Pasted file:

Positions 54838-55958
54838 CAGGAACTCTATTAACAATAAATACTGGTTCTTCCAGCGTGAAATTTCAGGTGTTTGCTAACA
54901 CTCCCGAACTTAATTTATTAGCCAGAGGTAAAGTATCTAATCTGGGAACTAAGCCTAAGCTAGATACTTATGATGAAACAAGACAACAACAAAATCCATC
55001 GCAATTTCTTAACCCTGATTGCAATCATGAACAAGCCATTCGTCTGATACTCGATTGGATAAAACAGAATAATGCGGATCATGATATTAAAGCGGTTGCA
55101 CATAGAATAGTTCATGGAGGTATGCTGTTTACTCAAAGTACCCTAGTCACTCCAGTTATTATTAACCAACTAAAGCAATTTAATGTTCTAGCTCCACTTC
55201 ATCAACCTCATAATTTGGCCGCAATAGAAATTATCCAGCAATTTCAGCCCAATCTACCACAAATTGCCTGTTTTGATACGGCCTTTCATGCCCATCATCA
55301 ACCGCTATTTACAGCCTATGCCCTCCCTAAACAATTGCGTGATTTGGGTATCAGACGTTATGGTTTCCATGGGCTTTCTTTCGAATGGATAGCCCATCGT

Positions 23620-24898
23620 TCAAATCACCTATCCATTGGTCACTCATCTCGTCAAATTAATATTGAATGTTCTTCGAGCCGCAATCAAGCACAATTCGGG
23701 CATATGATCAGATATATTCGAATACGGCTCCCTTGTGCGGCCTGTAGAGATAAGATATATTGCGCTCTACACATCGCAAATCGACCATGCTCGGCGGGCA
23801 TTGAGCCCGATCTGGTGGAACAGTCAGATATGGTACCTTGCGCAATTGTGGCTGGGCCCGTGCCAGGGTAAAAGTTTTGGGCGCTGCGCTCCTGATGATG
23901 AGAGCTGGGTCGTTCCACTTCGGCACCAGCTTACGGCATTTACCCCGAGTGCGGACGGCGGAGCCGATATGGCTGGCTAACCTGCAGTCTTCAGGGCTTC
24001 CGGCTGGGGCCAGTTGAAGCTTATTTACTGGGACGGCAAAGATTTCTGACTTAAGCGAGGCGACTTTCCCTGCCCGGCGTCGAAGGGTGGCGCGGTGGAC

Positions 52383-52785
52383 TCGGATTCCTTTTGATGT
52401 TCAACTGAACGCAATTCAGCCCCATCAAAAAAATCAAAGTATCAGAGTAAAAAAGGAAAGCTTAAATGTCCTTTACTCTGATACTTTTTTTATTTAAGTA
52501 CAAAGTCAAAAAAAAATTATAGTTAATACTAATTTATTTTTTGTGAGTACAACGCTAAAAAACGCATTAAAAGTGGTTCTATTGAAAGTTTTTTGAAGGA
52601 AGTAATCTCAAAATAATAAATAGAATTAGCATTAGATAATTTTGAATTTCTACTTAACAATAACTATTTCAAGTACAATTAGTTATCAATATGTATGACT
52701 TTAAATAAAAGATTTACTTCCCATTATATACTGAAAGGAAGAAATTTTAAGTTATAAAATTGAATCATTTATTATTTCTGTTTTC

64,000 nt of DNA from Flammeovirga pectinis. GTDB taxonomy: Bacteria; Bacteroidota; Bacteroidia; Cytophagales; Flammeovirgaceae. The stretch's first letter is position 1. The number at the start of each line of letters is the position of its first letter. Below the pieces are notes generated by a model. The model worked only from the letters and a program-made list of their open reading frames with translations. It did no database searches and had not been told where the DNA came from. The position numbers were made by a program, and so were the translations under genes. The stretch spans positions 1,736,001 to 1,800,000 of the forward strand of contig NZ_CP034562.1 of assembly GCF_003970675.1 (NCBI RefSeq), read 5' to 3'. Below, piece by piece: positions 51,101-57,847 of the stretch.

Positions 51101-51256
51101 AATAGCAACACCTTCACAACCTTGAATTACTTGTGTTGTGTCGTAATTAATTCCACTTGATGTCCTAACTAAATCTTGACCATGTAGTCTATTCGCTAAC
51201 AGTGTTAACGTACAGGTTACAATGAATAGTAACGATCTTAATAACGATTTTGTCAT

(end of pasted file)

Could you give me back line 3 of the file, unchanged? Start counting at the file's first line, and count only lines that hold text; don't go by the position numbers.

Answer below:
54901 CTCCCGAACTTAATTTATTAGCCAGAGGTAAAGTATCTAATCTGGGAACTAAGCCTAAGCTAGATACTTATGATGAAACAAGACAACAACAAAATCCATC